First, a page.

Raphael Davis The 6-foot-5 wing makes La Lumiere go on the perimeter. A Purdue recruit ranked No. 90 in the ESPNU 100, Davis is averaging 22.4 points and 4.5 rebounds per game. Huss mentioned Davis as the team's rock; they struggle when he's not in the lineup. When La Lumiere needs a bucket, they look for Davis. He plays well in transition and also excels in the half court game La Lumiere prefers.
Hanner Perea The Columbia native has improved by leaps and bounds since he first arrived at Culver Academics (Culver, Ind.) to get an American education and learn the game. Perea, ranked No. 70 in the ESPNU 100, is 6-foot-8, 220 pounds and especially tough to knock off his base defensively. His offensive skills are coming along, but he's still enough of a scoring threat to put down 14 points to go along with 11 rebounds per game. Perea's scoring numbers were 2-3 points higher two-thirds of the way through the season, but he battled nagging injuries down the stretch. The time off might be a hindrance, but a healthy Perea could be the difference if La Lumiere advances past the first game.
Antonio Drummond This two-year starting guard is the quarterback for La Lumiere's offense. In a lineup that changed more than once during the season, this Southern Illinois recruit was the steady performer. Drummond is not the most athletic guard around, but he tends to make clutch plays when La Lumiere is in need. Averaging 13 points per game, Drummond could be the catalyst to get the Lakers over the hump in that all-important first game.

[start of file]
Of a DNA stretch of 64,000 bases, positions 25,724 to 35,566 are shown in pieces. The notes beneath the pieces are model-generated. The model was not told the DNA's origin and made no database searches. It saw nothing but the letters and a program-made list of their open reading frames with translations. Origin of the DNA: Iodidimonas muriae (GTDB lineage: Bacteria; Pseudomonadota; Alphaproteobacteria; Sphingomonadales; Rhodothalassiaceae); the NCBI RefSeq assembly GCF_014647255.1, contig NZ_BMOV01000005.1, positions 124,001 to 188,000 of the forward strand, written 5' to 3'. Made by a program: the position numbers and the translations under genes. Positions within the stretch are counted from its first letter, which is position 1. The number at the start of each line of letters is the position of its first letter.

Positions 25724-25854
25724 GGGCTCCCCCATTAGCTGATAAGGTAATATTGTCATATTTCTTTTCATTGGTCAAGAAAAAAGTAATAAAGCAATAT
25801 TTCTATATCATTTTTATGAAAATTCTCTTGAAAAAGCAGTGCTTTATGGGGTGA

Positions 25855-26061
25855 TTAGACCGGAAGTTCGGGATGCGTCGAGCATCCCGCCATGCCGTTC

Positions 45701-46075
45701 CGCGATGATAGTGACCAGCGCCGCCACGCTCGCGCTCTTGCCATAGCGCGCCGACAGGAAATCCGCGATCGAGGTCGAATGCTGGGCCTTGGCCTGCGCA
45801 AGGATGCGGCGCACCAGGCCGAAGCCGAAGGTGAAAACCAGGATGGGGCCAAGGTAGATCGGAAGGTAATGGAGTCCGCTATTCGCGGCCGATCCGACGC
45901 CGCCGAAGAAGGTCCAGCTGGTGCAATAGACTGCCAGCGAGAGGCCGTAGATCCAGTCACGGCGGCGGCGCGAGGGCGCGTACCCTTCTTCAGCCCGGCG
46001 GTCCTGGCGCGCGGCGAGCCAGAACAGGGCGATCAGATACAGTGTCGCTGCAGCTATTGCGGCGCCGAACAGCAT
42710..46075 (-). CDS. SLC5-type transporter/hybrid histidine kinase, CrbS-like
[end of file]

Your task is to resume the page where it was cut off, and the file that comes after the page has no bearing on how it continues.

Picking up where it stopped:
Road to NHSI:
The Lakers successfully beefed up their schedule in their quest to take the program to a national level. In early December, La Lumiere took on Oak Hill Academy (Mouth of Wilson, Va.) at the Marshall County Hoopfest in Kentucky and lost 77-59. Davis wasn't 100 percent in that game. He attempted two field goals and finished with zero points.
Huss makes no excuses for the loss: "They were better than us that day, they didn't turn the ball over."
Right before Christmas the Lakers lost to Elgin (Elgin, Ill.) 40-34 after opening the game completely flat. La Lumiere fell behind 15-2, Elgin slowed the game down and the Lakers never recovered. At that point, they weren't on the FAB 50 map, but that changed when they defeated top seed Findlay Prep (Henderson, Nev.) in their next game, 67-66.
La Lumiere hasn't lost since, ending the season with 20 consecutive wins, including victories over Farragut (Chicago) and Detroit Country Day (Beverly Hills, Mich.). La Lumiere's resume looks even better when you consider Findlay Prep hasn't lost since and Elgin advanced to the Illinois Class 4A sectional championship.
La Lumiere is typical Midwest-Big Ten type basketball team. They like to grind it out inside with 6-foot-7 Jay Simpson, a Purdue recruit, and 6-foot-10 sophomore Johnathon Wilkins, the son of former NBA player Jeff Wilkins. The Lakers go eight deep, but rely heavily on Davis to score. "If we lose him, we don't score well and if he struggles we don't play well," Huss said.
The one thing consistent is La Lumiere's defense, especially on the interior with Perea. "He played well against Anthony Bennett (of Findlay Prep) and we match up well with big teams," Huss said.
La Lumiere like their chances to make an impact in this tournament if they can keep turnovers to a minimum. "When it gets to a point where you have to win three games in three days, it comes down to guts, toughness and execution. We like to think we can execute well," Huss said.